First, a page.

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‘Health Food Brands Making False Claims, Govt Must Revise Norms’

Health and nutrition organisations and consumer groups are mounting pressure on the government to clamp down on what they allege are long-standing “false and misleading claims” made by packaged food companies over the milk foods drinks category.

The latest trigger is a controversy over Mondelez’s Cadbury Bournvita, which flared up last week after social media influencer Revant Himatsingka made a video, highlighting the level of sugar in the milk food drink. The video went viral with calls like ‘#BoycottBournvita’, following which Mondelez’s law firm sent him a legal notice, leading to Himatsingka apologising and deleting the video on April 14. His Twitter account was also suspended.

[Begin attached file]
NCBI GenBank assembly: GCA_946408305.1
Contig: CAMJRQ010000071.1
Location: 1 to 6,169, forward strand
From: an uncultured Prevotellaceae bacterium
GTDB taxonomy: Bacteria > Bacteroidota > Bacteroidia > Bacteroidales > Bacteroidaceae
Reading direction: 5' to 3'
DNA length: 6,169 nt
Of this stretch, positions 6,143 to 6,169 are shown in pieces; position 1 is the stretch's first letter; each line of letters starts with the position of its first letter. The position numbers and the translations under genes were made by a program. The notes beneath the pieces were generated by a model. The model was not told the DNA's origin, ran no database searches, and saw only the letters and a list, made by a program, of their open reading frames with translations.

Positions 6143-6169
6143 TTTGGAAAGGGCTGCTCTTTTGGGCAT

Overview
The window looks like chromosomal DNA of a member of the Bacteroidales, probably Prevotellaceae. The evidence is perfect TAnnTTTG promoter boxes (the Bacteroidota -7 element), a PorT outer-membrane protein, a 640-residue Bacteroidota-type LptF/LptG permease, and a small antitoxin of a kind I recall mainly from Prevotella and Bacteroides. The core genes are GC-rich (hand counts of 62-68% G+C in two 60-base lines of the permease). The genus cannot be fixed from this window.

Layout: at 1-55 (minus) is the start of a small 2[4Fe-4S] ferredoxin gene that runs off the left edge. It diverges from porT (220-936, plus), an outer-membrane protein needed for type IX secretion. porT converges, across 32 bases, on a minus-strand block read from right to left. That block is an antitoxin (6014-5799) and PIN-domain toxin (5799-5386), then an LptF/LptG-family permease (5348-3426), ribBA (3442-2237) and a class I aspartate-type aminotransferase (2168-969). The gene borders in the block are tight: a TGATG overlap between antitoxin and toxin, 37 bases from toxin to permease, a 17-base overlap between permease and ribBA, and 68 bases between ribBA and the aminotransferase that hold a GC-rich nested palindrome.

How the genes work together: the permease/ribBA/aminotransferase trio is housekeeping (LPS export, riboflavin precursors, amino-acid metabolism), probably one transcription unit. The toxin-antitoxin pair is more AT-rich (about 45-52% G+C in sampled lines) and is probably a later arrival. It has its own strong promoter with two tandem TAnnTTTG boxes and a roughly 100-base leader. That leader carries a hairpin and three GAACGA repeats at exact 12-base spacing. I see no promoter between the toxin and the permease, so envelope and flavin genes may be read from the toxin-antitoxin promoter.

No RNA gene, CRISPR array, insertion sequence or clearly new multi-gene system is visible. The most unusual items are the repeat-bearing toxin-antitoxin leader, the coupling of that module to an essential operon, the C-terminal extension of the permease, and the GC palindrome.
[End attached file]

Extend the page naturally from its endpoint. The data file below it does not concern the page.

Activist body Consumer Voice has written to the Food Safety and Standards Authority of India (Fssai) and the department of consumer affairs, under the ministry of consumer affairs, food & public distribution, urging them to revise the regulations and labelling guidelines for the entire category.

Consumer Voice chief operating officer Ashim Sanyal told ET: “We are escalating the matter to the relevant government authorities to clamp down on so-called ‘health’ foods brands targeted at children, making false and misleading claims on their packs about being ‘healthy’ when many of them actually contain sugar well beyond the prescribed limits.”

Besides Bournvita, Hindustan Unilever’s Horlicks and Boost, Nestle’s Milo are the other big brands in the category.

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